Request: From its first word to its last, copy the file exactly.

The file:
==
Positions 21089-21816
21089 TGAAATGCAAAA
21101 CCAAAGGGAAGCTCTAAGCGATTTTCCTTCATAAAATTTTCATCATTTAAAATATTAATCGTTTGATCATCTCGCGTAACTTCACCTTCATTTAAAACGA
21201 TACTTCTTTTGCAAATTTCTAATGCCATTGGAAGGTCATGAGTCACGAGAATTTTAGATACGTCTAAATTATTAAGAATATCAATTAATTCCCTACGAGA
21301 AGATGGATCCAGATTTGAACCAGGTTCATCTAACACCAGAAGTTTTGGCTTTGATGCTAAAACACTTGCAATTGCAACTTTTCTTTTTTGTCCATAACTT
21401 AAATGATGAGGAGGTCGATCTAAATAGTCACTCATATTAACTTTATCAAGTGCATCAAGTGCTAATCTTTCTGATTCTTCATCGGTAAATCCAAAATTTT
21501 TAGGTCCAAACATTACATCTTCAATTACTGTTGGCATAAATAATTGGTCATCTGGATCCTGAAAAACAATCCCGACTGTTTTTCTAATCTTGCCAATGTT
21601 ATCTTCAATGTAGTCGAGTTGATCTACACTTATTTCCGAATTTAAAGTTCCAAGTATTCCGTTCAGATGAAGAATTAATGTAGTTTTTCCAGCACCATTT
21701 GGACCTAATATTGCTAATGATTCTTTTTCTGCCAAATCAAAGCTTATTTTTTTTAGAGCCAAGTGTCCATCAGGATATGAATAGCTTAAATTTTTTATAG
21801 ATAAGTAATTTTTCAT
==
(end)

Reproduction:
Positions 21089-21816
21089 TGAAATGCAAAA
21101 CCAAAGGGAAGCTCTAAGCGATTTTCCTTCATAAAATTTTCATCATTTAAAATATTAATCGTTTGATCATCTCGCGTAACTTCACCTTCATTTAAAACGA
21201 TACTTCTTTTGCAAATTTCTAATGCCATTGGAAGGTCATGAGTCACGAGAATTTTAGATACGTCTAAATTATTAAGAATATCAATTAATTCCCTACGAGA
21301 AGATGGATCCAGATTTGAACCAGGTTCATCTAACACCAGAAGTTTTGGCTTTGATGCTAAAACACTTGCAATTGCAACTTTTCTTTTTTGTCCATAACTT
21401 AAATGATGAGGAGGTCGATCTAAATAGTCACTCATATTAACTTTATCAAGTGCATCAAGTGCTAATCTTTCTGATTCTTCATCGGTAAATCCAAAATTTT
21501 TAGGTCCAAACATTACATCTTCAATTACTGTTGGCATAAATAATTGGTCATCTGGATCCTGAAAAACAATCCCGACTGTTTTTCTAATCTTGCCAATGTT
21601 ATCTTCAATGTAGTCGAGTTGATCTACACTTATTTCCGAATTTAAAGTTCCAAGTATTCCGTTCAGATGAAGAATTAATGTAGTTTTTCCAGCACCATTT
21701 GGACCTAATATTGCTAATGATTCTTTTTCTGCCAAATCAAAGCTTATTTTTTTTAGAGCCAAGTGTCCATCAGGATATGAATAGCTTAAATTTTTTATAG
21801 ATAAGTAATTTTTCAT